Open through March 31, 2012 in the Photography Gallery, the exhibition allows the viewer to perceive how African-Americans were seen by others and how they wished to be seen. These images do not tell a complete story of the past, but their eloquent shadows provide unique glimpses into the lives of African-Americans over the past 160 years.

The 113 images in Shadow and Substance include portraits, snapshots and photographs of celebration, tragedy and quiet joy, work and family, strength and perseverance. From early images of slaves and Civil War soldiers to new voters and political activists, the exhibition is filled with illustrations of achievement and shocking evidence of intolerance. Some images may not be suitable for young children.

The images were culled from the comprehensive Burns Archive of Historic Vintage Photographs that include specializations in medical and health care, death and dying, sports and recreation, in addition to images of African-Americans. The collection was amassed by Dr. Stanley B. Burns, an ophthalmologist, collector and curator in New York City who was the founding donor for several photography collections, including those of the J. Paul Getty Museum and the Bronx Museum of the Arts. Burns has authored several books including “A Morning’s Work: Medical Photographs from the Burns Archive & Collection, 1843-1939”; “Sleeping Beauty: Memorial Photography in America” and “Forgotten Marriage: The Painted Tintype and Decorative Frame, 1860-1910.”

The traveling exhibition is organized by the Indiana State Museum and curated by Dr. Modupe Labode, assistant professor of history and public scholar of African-American History and Museum Studies at Indiana University.


RECEPTION TONIGHT: Masterpieces of Civil War Portraiture at The Robert Anderson Gallery

Thomas Yourall, Private Company C, 3rd US Artillery

Reception Oct 6, 6-8pm. 

Robert Anderson Gallery Presents:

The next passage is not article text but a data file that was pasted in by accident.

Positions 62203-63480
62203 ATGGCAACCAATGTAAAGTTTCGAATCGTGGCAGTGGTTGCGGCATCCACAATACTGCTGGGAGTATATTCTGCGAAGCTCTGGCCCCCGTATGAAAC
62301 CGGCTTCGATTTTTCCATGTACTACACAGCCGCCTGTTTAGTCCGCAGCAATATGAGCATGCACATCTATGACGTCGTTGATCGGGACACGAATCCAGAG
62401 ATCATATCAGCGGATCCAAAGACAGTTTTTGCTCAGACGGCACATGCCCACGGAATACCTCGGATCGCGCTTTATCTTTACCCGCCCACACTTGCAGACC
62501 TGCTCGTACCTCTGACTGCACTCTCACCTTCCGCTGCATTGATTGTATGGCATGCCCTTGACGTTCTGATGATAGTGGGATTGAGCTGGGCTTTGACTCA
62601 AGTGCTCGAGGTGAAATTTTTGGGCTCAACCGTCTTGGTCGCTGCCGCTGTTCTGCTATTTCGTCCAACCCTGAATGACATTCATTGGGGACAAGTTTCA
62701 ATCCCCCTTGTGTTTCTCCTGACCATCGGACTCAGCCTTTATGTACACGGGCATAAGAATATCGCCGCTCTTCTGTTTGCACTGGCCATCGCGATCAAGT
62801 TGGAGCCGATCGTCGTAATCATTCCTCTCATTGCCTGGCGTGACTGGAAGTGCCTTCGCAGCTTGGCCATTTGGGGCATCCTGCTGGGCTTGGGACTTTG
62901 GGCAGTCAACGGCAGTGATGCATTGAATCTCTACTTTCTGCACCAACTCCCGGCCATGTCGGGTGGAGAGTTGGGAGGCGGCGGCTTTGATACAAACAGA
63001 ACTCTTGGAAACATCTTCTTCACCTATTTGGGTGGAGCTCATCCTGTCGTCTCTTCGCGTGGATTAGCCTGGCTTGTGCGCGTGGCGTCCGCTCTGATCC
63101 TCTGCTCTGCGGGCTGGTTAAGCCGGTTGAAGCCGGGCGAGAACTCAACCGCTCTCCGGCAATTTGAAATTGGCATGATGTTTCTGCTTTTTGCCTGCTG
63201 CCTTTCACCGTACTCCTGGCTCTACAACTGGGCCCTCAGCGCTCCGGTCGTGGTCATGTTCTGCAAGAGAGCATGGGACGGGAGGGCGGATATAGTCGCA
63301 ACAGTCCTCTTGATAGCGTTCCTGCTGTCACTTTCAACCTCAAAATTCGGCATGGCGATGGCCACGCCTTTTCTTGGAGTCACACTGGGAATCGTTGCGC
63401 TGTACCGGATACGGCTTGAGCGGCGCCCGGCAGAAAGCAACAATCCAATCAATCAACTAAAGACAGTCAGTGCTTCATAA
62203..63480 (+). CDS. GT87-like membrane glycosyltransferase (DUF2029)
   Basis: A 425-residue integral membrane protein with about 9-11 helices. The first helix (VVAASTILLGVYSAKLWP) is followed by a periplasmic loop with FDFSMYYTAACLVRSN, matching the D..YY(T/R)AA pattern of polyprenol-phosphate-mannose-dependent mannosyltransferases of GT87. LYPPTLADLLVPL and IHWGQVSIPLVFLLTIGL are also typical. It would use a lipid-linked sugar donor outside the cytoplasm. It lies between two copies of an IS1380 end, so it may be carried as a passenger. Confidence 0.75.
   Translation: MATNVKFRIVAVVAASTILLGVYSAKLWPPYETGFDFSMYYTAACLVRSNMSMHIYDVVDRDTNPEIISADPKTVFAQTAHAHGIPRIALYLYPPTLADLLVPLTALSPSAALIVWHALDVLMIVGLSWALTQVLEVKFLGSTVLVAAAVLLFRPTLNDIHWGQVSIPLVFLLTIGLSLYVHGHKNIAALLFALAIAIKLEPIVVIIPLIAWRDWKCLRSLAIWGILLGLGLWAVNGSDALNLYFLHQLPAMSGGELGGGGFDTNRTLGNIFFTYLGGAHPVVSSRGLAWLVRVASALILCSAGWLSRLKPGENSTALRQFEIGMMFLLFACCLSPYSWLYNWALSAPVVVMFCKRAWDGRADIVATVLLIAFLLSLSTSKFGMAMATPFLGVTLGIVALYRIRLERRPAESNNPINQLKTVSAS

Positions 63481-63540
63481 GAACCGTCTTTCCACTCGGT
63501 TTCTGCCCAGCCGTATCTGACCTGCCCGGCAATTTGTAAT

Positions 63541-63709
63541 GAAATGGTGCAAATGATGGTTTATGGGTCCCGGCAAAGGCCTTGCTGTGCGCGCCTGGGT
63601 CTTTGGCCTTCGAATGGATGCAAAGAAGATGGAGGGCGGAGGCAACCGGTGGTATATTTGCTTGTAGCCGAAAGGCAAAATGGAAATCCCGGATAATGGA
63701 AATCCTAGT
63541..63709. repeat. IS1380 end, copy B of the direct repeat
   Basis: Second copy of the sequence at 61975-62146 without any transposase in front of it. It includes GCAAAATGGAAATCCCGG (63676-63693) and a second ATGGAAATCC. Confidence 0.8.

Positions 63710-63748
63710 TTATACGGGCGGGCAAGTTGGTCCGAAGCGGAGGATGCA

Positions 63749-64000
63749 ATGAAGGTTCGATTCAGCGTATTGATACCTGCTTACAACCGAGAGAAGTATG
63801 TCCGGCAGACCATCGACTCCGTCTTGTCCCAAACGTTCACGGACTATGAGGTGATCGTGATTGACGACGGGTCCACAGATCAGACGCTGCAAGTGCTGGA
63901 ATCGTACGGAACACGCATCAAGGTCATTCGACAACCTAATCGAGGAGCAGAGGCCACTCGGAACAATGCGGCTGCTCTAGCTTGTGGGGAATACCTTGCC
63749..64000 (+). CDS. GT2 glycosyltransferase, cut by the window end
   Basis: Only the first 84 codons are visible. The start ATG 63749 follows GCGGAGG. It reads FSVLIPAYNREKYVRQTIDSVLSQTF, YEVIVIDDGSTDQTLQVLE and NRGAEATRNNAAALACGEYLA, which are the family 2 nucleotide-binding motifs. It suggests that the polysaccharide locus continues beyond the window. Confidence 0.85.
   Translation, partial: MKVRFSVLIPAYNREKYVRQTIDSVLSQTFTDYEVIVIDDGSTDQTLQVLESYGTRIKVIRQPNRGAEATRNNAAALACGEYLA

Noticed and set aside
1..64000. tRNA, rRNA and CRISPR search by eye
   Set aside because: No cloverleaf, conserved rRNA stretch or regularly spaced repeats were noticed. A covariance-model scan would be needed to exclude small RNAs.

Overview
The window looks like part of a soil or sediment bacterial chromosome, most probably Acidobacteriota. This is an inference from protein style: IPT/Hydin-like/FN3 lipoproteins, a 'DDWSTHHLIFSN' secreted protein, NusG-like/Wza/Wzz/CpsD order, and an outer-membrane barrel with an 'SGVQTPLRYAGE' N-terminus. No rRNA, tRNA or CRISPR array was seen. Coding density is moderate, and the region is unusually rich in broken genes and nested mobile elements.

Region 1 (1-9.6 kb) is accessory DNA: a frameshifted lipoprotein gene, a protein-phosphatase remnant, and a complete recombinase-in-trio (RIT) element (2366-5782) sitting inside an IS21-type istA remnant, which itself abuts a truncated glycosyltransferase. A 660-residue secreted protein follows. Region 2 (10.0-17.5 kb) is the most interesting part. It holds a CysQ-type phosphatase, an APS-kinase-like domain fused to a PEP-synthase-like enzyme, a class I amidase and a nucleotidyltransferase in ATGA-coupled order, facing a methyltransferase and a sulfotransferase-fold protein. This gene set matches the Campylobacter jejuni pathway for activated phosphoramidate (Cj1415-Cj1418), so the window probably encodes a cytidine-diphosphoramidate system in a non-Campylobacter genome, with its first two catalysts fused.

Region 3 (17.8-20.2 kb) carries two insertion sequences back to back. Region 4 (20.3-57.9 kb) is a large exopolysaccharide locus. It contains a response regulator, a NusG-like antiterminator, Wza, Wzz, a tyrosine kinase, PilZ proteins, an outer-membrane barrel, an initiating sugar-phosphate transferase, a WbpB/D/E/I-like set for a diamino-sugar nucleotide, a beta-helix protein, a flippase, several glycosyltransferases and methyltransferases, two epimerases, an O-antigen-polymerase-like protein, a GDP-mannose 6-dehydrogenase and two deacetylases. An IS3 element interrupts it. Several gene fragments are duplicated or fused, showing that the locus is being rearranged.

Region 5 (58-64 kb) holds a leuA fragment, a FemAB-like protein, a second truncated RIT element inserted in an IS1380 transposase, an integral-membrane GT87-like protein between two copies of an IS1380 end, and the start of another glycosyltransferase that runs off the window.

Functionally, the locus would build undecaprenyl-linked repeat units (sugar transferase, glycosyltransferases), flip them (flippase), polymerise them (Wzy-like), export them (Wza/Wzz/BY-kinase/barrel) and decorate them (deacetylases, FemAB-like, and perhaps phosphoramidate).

Reed Bontecou: Masterpieces of Civil War Portraiture from the Burns Collection.

Robert Anderson Gallery
24 West 57th Street, Suite 503
New York, NY, 10019

On View Through Nov 12, 2011  
Hours: 11am -6pm, Tues - Saturday 


Coffin Plates

Coffin plates were popularly used in the 19th and early 20th centuries, though usage dates back to the 17th century. The plates above range from the 1872-1915. They were typically made from metals ranging from silver to tin based on the economic means of the deceased's family. The plates would be attached to coffin with nails or propped near the body in a casket. Family members would often remove the plate after the funeral and keep it as a memento of the departed. As the funeral industry grew at the turn-of-the-century, memorial decor became more extravagant. Elaborate jewel box caskets with silk linings, special flower arrangements, memorial cards and coffin plates became standards. The postmortem photograph in this post illustrates the height of funeral decor. The coffin plate was propped near the body as an ornamental emblem.

The image below is of child in his carriage, with coffin plate attached to the velvet lining of the ambrotype case (circa 1856). If a family already had a favorite photograph of a child in their possession, they would often prepare their own memorial instead of going through the expense and trouble of having a postmortem image taken. They would attach, poems, locks of hair, pieces of clothing, or other mementos of the child’s life. Often they included mementos of the child’s death. A favorite souvenir of the funeral was the coffin plate, which was removed so the family could have a tangible piece of their loved ones burial chamber. Here the tiny coffin plate “Our Darling” that was fixed to this child’s coffin was attached on the mat. Considering that purple was a mourning color its possible the image was transferred to a case with a purple mat when the child died.